Nigeria, independent since 1960 remains a paradox, an amazing nation of great potential and pockets of exuberant success. Opay raised a whopping $400m, a major milestone, not necessarily because of the $ 1/5b valuation they got, which is modest for such a big investment but for the trust bestowed on the Nigerian market they represent. All together over $1.5b has been invested by venture capitalists, private equity and other investors into startups that now have an opportunity to thrive and become the unicorns of tomorrow. What is ironic though is that Nigeria has not really figured out its Diaspora asset like Ghana and Rwanda have. There is still this barrier of engagement as Nigerians proud as peacocks straddle the native country and the rest of the world in their engagements, the government forgetting that their role of nation building, access creators and conveners for economic prosperity; require a mind reset, but instead see themselves as those to be adored, do whatever they like, largely ignoring a key base!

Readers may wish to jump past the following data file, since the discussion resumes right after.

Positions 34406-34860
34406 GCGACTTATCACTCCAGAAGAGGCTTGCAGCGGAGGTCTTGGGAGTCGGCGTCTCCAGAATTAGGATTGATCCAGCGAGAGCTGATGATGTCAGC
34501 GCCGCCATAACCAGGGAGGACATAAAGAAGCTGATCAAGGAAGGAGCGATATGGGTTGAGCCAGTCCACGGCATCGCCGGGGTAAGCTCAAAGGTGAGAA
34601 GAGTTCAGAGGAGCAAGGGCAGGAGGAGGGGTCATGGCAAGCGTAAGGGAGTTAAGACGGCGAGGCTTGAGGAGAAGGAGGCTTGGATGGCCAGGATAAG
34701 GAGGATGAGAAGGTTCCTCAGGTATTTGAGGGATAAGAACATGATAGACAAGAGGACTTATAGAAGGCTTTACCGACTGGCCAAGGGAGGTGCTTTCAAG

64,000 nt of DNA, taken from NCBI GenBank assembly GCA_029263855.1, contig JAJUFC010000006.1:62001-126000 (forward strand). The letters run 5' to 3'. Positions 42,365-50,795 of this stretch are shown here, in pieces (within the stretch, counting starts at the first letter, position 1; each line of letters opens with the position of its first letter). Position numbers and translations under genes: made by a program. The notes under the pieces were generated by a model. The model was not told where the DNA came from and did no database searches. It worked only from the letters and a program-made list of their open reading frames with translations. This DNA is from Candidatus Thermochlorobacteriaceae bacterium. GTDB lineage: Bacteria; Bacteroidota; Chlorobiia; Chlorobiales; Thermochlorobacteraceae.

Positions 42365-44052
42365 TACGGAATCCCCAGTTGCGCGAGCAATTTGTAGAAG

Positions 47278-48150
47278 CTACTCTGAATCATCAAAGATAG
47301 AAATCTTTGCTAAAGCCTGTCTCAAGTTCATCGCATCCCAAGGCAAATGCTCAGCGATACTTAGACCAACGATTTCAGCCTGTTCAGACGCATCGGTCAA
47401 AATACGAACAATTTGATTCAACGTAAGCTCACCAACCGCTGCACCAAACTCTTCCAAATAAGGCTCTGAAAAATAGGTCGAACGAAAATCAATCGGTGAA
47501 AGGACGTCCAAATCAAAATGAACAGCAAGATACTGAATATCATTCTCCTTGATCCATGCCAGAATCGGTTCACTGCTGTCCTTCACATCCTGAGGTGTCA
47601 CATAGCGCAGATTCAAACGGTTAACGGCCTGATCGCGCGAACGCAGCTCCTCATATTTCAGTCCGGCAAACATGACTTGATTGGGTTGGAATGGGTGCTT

That brings me to the third wave! The third wave is where transformation happens because catalysts live here. Catalysts are solid factors that propel far into the horizon, any nation or person regardless of how established or sluggish. It is what propelled Singapore, India and China and is propelling Indonesia and Rwanda and Ghana. The third wave is catalysed by phenomenon that lives mostly outside the place of domicile. The phenomenon of the third wave is encapsulated in people, not theatrics. Those people are mainly outside of home base. They are the Diaspora. They bridge the gap and make the difference. They have enough of home and enough of away from home to be relevant in a much needed way. Like they have been in Singapore, India, China, and now becoming in Rwanda and Ghana. Diaspora have learned some useful habits, some ideas, they typically live in regions that have prospered and have gained and can access tools that are reasonably fail safe. They have an identity that consummates everything they are about. That identity is belonging to “Home”. They ultimately want “Home” to be the biggest beneficiary of all that they are.